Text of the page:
Before the Protect America Act was enacted, to monitor the communications of foreign intelligence targets outside the United States, in some cases we had to operate under the Foreign Intelligence Surveillance Act, known as FISA, a law that had not kept pace with changes in technology. In a significant number of these cases, FISA required us to obtain a court order. This requirement slowed — and sometimes prevented — our ability to collect timely foreign intelligence.For the record, the FISA court acts like a secret grand jury of judges...if you want to spy on a ham sandwich, just say the word. But when the government's case is especially specious, they have been known to turn down a ridiculously low number of applications. But I digress...
Any new law should begin by being true to the principles that make the Protect America Act successful. First, the intelligence community needs a law that does not require a court order for surveillance directed at a foreign intelligence target reasonably believed to be outside the United States, regardless of where the communications are found. The intelligence community should spend its time protecting our nation, not providing privacy protections to foreign terrorists and other diffuse international threats. (Emphasis added.)So, if I read this correctly, the government has to show (up to four months post facto) that it "reasonably believes" that the information it taps is of foreign origin, but can still be considered "regardless" of where it is actually collected.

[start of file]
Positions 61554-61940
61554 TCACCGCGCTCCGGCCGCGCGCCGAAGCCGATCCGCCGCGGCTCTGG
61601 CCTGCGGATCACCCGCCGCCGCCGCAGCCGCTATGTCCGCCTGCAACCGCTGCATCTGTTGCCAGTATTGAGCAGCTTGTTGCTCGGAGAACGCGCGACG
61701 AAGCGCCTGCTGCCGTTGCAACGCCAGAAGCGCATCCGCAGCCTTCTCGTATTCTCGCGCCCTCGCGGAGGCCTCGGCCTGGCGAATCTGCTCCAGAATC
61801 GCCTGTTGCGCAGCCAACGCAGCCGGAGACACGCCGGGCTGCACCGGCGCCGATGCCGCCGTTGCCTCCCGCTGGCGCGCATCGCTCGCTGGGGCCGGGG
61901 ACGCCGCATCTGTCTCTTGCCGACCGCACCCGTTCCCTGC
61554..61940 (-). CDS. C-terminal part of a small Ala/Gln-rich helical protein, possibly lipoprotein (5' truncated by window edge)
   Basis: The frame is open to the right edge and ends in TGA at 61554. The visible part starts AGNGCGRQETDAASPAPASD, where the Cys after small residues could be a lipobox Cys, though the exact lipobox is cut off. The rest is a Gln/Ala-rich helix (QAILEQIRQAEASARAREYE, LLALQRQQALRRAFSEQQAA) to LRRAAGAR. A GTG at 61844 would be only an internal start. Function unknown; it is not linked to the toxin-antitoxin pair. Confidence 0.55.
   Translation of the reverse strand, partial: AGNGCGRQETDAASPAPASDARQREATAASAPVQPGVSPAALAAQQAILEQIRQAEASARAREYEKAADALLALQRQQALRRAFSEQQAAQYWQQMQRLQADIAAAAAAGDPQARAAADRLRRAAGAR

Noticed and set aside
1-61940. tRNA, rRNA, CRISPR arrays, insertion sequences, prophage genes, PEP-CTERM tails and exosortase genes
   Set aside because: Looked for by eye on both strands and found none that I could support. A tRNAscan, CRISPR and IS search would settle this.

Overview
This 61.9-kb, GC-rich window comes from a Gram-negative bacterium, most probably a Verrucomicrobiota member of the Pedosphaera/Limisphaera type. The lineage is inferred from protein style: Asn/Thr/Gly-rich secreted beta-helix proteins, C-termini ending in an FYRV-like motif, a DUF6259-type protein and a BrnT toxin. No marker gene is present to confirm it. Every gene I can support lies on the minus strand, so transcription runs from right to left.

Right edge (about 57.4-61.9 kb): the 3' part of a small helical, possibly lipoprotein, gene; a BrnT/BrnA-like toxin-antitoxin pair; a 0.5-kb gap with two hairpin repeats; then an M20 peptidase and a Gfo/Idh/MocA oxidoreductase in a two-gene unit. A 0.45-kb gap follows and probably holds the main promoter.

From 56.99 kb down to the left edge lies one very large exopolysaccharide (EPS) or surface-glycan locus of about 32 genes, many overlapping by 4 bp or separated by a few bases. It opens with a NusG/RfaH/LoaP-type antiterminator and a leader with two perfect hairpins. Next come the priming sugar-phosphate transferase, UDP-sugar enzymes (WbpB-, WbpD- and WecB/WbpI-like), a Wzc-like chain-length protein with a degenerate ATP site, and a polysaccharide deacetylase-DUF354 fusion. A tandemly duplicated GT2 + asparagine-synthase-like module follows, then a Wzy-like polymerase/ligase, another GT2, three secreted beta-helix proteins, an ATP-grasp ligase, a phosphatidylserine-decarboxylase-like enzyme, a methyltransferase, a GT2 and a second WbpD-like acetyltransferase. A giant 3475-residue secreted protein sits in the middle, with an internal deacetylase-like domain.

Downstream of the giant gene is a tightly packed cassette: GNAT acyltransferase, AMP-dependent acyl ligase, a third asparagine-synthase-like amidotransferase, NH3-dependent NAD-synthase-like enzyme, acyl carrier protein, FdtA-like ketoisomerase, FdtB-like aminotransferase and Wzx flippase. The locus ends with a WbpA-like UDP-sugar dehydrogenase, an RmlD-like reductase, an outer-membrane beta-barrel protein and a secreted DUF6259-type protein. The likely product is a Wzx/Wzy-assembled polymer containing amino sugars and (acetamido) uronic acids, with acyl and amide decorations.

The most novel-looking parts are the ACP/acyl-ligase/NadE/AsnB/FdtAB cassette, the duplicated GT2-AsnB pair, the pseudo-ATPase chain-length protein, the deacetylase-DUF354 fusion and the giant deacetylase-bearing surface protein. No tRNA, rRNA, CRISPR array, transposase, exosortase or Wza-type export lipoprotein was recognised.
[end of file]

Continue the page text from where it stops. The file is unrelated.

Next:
No warrant. No judge. Our safeguards are reduced to the 'reasonableness' of our government.
Pardon me if I don't feel any safer.